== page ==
• Mist rising of the river at Chattahoochee River National Recreation Area.

    Chattahoochee River

    National Recreation Area Georgia

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  • Rising River Waters Can Kill!

    Watch for rapidly rising river levels on the Chattahoochee River and its tributaries. Water released from dams and heavy rain can turn a day on the river into a tragedy! More »

  • Call for Water Release Schedule

    With colder temperatures you can expect longer and more frequent water releases. For water release schedule info, call 1-855-DAM-FLOW (1-855-326-3569) for Buford Dam and 404-329-1455 for Morgan Falls Dam. Save numbers to your cell! More »

Fishing

Fishing the Chattahoochee River year-round for its trout, bass, catfish, and other species can be a great experience. The river stays a cool temperature year-round, rarely getting warmer than 50 degrees Fahrenheit. The river within the park is open for fishing from 30 minutes before sunrise until 30 minutes after sunset. Night fishing is not permitted in the park.

Anglers need to follow Georgia fishing regulations. A valid Georgia fishing license is required for anglers age 16 and older. Additionally, all resident anglers ages 16 to 64 and nonresident anglers age 16 or older must have a trout stamp. Visit the Georgia Department of Natural Resources website for more information about fishing license.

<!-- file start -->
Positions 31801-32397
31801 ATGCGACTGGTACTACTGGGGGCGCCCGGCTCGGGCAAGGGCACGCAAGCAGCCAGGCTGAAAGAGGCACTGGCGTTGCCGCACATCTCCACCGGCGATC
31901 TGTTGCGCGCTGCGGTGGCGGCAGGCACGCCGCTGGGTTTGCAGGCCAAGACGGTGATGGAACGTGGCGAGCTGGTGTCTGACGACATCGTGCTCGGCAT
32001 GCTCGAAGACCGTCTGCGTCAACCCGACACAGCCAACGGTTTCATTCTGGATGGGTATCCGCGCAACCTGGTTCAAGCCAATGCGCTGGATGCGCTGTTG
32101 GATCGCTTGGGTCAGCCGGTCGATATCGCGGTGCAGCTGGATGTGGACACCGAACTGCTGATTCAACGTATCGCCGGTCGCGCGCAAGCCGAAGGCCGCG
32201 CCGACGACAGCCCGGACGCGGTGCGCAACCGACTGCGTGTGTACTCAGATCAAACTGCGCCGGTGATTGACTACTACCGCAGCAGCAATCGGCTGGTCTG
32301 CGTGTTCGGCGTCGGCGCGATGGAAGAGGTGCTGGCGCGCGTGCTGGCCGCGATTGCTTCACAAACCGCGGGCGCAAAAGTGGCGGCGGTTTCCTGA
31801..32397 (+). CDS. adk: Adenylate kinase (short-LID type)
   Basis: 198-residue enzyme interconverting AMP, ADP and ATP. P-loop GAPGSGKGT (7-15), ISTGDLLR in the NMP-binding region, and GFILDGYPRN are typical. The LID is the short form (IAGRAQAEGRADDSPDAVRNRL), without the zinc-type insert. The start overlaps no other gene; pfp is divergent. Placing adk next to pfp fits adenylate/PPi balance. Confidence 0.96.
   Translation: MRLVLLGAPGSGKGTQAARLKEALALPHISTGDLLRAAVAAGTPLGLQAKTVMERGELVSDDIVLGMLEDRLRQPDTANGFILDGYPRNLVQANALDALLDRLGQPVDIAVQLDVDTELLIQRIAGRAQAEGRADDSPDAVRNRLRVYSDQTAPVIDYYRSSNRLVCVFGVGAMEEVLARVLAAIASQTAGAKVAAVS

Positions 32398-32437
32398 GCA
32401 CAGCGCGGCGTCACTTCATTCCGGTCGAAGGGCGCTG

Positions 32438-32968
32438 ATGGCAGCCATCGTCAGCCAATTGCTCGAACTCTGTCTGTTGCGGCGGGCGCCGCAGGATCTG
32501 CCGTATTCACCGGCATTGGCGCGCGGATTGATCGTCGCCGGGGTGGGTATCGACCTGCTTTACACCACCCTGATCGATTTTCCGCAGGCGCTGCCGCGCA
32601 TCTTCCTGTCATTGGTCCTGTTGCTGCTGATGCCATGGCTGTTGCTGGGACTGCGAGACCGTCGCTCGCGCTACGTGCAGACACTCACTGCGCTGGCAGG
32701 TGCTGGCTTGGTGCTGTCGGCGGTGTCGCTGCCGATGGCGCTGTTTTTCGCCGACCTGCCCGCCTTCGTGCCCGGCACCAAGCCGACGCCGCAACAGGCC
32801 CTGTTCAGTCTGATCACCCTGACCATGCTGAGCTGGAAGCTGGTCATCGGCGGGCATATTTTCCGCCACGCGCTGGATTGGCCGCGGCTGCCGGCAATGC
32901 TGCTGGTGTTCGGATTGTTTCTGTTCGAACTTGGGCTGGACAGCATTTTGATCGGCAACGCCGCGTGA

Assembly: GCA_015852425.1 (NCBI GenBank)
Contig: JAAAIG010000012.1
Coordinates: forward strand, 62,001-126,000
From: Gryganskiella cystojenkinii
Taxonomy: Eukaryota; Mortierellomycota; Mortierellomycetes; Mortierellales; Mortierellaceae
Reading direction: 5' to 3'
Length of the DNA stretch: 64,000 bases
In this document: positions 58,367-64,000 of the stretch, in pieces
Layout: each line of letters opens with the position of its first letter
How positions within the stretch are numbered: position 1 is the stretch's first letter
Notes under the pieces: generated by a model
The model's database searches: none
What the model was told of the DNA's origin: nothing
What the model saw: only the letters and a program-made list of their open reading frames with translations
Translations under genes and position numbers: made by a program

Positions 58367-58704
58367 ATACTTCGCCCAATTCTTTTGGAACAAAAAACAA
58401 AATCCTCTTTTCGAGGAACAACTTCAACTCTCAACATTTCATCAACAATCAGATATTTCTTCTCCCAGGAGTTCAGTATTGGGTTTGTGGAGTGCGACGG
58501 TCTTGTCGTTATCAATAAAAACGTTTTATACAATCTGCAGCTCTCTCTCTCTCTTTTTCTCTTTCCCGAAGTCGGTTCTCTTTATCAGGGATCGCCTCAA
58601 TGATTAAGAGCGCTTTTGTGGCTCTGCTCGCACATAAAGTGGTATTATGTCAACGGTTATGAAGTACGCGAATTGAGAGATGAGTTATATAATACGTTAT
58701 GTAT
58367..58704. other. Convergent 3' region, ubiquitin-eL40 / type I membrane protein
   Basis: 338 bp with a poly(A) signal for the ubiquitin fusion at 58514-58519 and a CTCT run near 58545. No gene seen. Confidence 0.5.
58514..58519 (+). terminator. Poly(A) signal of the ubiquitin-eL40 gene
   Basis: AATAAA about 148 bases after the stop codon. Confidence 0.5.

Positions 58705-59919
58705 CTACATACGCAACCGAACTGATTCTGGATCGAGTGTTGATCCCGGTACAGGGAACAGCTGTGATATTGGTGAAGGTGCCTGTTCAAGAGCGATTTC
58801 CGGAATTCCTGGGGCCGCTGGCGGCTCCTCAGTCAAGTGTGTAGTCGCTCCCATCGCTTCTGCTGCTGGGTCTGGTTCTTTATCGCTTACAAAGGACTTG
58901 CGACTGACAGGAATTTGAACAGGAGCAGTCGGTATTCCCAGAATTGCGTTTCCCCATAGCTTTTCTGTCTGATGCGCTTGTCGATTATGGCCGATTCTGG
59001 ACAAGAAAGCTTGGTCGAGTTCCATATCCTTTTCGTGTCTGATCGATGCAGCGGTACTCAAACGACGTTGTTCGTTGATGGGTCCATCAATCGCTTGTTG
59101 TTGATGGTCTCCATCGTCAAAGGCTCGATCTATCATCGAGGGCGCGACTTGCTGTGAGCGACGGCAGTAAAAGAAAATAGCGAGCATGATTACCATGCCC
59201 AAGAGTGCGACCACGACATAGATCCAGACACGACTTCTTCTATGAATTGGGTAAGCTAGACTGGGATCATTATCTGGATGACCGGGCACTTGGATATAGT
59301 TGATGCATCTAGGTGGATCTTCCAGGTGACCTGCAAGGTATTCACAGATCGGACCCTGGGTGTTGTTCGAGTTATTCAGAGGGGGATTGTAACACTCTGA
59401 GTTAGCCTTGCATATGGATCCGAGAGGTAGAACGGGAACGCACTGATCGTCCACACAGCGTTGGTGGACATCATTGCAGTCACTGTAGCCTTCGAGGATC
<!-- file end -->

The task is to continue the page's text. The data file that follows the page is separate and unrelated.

Since the Chattahoochee River is a designated trout stream from Buford Dam to the mouth of Peachtree Creek, including Bull Sluice Lake, special trout regulations apply. The use of live bait-fish in the river is prohibited within the park. Seining the river for bait-fish is also prohibited within the park. Anglers must fish with only one rod per person. Anglers are also required to possess a trout stamp even if they are fishing for other species. Learn all about fishing regulations from the Georgia Department of Natural Resources website.

Did You Know?

Island Ford Visitor Center - Photo by Matt Harr

The Island Ford Visitor Contact Station was once the Summer family home of former Georgia Superior Court Judge Samuel Hewlett. Construction began in the 1930's, using timber from the Okeefenokee Swamp and stone from Stone Mountain, taking six years to complete.